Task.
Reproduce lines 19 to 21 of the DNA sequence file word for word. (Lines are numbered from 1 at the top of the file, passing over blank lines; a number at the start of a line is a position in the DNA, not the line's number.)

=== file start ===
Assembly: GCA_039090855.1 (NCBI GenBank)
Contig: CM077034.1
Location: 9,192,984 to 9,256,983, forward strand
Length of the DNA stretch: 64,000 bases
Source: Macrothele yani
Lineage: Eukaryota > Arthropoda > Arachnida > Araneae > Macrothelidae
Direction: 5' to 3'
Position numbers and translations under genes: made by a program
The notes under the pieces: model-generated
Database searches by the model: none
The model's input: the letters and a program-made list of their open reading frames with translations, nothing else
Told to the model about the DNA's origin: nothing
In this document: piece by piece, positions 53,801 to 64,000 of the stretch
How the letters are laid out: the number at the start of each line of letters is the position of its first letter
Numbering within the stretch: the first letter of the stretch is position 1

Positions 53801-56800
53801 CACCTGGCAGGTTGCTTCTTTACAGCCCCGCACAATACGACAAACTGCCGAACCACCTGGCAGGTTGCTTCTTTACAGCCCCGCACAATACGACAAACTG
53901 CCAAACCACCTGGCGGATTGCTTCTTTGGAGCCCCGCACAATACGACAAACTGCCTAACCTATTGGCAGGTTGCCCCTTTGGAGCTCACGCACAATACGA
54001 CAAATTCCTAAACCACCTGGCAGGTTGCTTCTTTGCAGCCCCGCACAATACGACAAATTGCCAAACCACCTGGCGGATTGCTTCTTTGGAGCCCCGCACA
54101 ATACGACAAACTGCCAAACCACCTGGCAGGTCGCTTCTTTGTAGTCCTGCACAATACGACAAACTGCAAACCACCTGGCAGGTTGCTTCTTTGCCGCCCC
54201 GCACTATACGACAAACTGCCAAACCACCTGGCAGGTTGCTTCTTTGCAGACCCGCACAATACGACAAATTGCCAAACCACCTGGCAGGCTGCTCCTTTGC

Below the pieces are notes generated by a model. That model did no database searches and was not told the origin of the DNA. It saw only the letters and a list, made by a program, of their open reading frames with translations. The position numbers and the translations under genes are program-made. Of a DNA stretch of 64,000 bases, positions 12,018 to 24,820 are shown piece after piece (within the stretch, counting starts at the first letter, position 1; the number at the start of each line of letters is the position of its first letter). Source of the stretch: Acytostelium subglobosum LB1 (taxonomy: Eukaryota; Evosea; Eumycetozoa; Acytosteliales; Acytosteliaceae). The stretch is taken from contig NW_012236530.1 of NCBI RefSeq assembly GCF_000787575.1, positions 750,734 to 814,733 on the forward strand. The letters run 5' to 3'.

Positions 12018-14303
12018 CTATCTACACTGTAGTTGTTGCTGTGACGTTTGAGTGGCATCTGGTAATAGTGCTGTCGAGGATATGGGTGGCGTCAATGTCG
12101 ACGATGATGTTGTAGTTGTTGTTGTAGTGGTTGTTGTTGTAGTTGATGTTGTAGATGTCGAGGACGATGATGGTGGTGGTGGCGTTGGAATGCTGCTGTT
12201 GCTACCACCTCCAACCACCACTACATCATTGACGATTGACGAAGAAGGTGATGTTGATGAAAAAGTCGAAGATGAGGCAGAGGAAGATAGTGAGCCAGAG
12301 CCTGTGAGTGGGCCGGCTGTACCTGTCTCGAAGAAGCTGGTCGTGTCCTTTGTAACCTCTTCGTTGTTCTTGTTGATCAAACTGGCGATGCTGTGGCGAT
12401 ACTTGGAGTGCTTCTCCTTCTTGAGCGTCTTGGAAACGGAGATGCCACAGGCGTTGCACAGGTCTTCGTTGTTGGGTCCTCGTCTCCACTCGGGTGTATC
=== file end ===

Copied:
54001 CAAATTCCTAAACCACCTGGCAGGTTGCTTCTTTGCAGCCCCGCACAATACGACAAATTGCCAAACCACCTGGCGGATTGCTTCTTTGGAGCCCCGCACA
54101 ATACGACAAACTGCCAAACCACCTGGCAGGTCGCTTCTTTGTAGTCCTGCACAATACGACAAACTGCAAACCACCTGGCAGGTTGCTTCTTTGCCGCCCC
54201 GCACTATACGACAAACTGCCAAACCACCTGGCAGGTTGCTTCTTTGCAGACCCGCACAATACGACAAATTGCCAAACCACCTGGCAGGCTGCTCCTTTGC